Tuesday, September 09, 2014

False Equivalencies

I've seen a couple of formulations of this style recently:
A: Racism sucks!
B: Yes, but being falsely accused of racism sucks, too!

Insert "sexism" or "rape" or whatever noun fits the particular situation; it's a one-size-fits-all comeback.

That response is true in the sense that it's not completely wrong, but the problems are so radically different in scale and scope that the effect is to lie.

Here's what these people are effectively saying:
A: It sucks to starve to death.
B: Yes, but it also sucks to lose my morning break and have to go hungry until lunch!
The fact that two things are both not-good does not mean that they are the same, or that they cancel each other out, or that they are even comparable. If being "falsely accused" of something doesn't involve actual law enforcement and at least potential jail time, it doesn't count.

Look, white guys, here's a good test: if you're about to deploy an argument, ask yourself if John Wayne would say that. (Anybody who would use this line of reasoning, I'm pretty sure, is entirely cool with the Duke.) Would he whine about being falsely accused of something? No, he would not. Follow that lead.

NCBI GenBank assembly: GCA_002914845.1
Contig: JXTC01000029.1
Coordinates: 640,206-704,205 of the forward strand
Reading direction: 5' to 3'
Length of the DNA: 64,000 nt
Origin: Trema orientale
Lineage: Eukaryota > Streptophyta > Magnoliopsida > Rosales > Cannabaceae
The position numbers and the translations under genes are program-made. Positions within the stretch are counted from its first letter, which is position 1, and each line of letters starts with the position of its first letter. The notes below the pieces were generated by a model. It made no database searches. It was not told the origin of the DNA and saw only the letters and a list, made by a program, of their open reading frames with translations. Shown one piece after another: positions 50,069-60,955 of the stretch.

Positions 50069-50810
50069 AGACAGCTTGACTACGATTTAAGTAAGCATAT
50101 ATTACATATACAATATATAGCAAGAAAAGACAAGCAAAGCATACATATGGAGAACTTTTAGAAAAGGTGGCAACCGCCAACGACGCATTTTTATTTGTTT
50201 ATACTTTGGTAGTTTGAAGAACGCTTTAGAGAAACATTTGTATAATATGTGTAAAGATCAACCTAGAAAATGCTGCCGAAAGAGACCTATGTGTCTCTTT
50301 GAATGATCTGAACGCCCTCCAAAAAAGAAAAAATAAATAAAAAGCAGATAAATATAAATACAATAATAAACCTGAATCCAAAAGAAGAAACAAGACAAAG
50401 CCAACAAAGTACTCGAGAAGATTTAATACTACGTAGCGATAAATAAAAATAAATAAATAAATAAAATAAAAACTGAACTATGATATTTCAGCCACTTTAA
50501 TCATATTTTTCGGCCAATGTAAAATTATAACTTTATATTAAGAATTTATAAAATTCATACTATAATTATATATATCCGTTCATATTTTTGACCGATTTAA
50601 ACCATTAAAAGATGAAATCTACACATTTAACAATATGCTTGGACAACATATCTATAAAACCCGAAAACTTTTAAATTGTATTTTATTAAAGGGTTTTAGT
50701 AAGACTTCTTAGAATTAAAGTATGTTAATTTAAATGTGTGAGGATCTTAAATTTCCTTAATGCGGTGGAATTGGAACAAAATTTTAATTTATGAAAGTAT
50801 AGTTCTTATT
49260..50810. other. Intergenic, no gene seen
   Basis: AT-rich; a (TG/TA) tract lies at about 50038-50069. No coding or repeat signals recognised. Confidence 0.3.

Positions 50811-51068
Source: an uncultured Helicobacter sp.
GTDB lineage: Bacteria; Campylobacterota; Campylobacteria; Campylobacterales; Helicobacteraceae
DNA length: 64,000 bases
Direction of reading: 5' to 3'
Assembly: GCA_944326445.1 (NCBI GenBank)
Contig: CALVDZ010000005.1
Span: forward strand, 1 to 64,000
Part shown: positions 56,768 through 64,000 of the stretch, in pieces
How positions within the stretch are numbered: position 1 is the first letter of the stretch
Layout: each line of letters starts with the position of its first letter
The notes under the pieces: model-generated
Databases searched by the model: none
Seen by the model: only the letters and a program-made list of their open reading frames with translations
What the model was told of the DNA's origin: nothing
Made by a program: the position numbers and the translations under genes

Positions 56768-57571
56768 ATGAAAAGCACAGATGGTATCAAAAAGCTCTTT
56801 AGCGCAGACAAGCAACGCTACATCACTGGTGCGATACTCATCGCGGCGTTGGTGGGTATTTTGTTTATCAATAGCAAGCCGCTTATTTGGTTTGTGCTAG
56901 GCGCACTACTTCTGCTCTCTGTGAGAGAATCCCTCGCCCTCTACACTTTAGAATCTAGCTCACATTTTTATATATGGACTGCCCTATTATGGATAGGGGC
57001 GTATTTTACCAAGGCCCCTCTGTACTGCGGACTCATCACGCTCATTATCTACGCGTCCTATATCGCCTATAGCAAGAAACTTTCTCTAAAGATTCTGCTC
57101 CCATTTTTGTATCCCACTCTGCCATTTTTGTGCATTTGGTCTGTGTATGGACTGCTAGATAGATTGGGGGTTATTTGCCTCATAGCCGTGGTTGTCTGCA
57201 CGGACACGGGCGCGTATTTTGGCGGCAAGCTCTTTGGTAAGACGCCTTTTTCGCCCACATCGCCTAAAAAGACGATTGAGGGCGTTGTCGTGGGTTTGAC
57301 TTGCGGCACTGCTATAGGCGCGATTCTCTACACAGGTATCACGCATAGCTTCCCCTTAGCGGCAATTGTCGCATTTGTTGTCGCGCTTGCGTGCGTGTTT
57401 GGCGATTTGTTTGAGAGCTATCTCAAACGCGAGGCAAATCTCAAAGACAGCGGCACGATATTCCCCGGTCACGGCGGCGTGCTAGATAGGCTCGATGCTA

You're welcome.

1 comment:

Bruce said...

Having been falsely accused of racism in the past, I have to say the subsequent death threats were not fun.

Old and unpleasant story from my stint in the Army, back in the 1970's. After one of the other guys in the barracks smashed me in the head and choked me after I declined to drive him to the off-post liquor store, he tried to get out of subsequent charges and stockade time by claiming I'd called him the N-word. Didn't work; he still went to the stockade for six months. But he was black and I was white, and other blacks believed what he'd said. The next several months, until I managed to transfer to a different company in a different barracks, were no fun. No. Fun. At. All.

It was a very disillusioning period in my life, to say the least. I'd known when I enlisted that there was a possibility I'd end up in harm's way. I never expected it to be from fellow soldiers, my so-called "buddies".

Post a Comment